If I am the players union, I am patting myself on the back right now. Isn't this exactly the same deal as last year? I don't remember the outrage then. Funny what a well placed story can do. I believe the Pachuca players got a better deal. $350k out of 1M. But even they didn't keep the majority. BTW, judging by the crowd I am seeing in DC tonight, don't hold your breath on the boycott thing.

bmantx said...

LB, below is what Grant Wahl wrote on 08.30.07. It still makes MLS look like cheapskates, but thats nothing new. It's just not a new story.

"There was a lot of talk about the $1 million prize offered to the SuperLiga's winning team, but here's something odd: While the Pachuca players said their portion of the winning pot would total $350,000, MLS had already mandated that the Galaxy players would only receive $150,000 of the cool million had they won the game. I'm told that one reason MLS gave was because it didn't want the SuperLiga-winning player pool to exceed the player pool that goes to the MLS Cup winners (which is $165,000)."

Jim said...

Why shouldn't fans sue MLS for false advertising? They or SUM tout that the prize is 1 million dollars. As a fan that made the tournament exciting and probably was one of the reasons that drew fans originally. We never realized that the tournament was actually going to be good. Knowing now that MLS and SUM get the balance, makes me think about funny accounting practices played out by companies on Wall Street.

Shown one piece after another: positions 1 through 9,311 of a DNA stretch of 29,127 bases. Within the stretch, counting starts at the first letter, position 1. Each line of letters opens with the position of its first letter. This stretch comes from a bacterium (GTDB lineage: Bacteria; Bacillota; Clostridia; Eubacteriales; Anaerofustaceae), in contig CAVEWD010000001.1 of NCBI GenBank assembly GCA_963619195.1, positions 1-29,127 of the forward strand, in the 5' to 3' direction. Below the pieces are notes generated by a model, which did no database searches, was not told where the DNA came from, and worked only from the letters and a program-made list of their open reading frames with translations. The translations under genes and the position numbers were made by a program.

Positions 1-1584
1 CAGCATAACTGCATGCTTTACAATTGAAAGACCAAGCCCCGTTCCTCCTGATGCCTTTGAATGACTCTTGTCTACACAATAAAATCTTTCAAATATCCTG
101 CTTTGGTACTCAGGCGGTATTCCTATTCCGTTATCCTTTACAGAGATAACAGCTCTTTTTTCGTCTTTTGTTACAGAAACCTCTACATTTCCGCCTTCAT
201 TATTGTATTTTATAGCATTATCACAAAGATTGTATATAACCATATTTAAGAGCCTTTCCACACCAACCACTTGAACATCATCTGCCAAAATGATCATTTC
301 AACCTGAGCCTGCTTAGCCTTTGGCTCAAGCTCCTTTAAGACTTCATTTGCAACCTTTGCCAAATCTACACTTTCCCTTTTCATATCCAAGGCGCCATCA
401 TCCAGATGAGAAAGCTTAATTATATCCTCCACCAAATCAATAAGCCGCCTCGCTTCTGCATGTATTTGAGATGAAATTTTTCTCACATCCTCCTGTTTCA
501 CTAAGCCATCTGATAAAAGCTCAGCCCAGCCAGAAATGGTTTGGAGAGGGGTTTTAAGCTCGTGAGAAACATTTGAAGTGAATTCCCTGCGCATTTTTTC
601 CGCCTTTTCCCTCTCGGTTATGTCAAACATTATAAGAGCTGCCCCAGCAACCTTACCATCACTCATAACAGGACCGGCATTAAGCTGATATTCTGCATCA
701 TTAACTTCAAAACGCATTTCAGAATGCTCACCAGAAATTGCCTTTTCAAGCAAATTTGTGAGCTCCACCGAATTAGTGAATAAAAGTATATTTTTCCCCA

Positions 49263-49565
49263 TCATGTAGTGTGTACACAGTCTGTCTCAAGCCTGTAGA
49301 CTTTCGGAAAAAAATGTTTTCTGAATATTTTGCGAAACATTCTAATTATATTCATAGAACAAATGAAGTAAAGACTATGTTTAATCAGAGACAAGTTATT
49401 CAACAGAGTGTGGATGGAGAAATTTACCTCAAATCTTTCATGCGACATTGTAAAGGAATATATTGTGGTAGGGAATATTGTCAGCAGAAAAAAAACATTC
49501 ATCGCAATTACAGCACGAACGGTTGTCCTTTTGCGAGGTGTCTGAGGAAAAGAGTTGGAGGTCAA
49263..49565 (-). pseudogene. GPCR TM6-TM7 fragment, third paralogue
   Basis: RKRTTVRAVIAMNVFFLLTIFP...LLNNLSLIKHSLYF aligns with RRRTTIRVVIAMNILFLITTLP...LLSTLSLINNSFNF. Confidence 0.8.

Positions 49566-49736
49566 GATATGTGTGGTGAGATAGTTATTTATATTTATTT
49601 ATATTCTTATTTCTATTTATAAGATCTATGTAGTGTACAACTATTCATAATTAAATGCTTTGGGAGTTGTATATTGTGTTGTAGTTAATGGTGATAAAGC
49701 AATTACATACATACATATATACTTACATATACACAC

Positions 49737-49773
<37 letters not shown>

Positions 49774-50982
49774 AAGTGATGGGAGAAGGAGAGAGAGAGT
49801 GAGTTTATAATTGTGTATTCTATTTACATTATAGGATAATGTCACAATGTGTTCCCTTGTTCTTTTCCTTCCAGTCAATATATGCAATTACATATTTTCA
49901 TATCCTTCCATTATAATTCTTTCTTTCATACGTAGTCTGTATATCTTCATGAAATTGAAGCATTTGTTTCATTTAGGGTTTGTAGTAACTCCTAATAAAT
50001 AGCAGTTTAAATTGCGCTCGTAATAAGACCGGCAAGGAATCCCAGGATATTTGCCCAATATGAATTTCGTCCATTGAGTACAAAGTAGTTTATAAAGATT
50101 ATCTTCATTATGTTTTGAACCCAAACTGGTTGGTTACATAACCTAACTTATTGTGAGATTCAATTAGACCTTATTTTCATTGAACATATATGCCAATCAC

Gene said...

I think this is outrageous behavior for the MLS. Not only is it false advertisement, but it also deprives the players (many of whom aren't making that much to begin with) of their rightful take. Some of these guys have to live on 12 or 17K per year in large cities.

I'd love to hear the league's explanation for this crap.

papa bear said...

@bmantx: I remember reading that article last year and was shocked.

I have no problem with them wanting MLS CUP to be more important but they could do that by, oh I don't know...raising the prize money for that? How hard would it be to get a trophy sponsor or a trophy presentation sponsor to throw in some more cash for MLS Cup?

Letting the FMF teams take the full prize and undercutting your own league is just DUMB.

OSweet said...

Moral hazard alert:

Game theory would predict that if the final is a matchup between one Mexican team and one MLS team the players should collude to ensure they get the larger player pot, i.e. the Mexican team wins.

Players from Mexican team offer X dollars to MLS team's players to ensure former's victory; X would exceed bonus MLS player would get for winning game.

This could explain why Abel Xavier's penalty kick last year was aimed at the Home Depot Center's tennis court.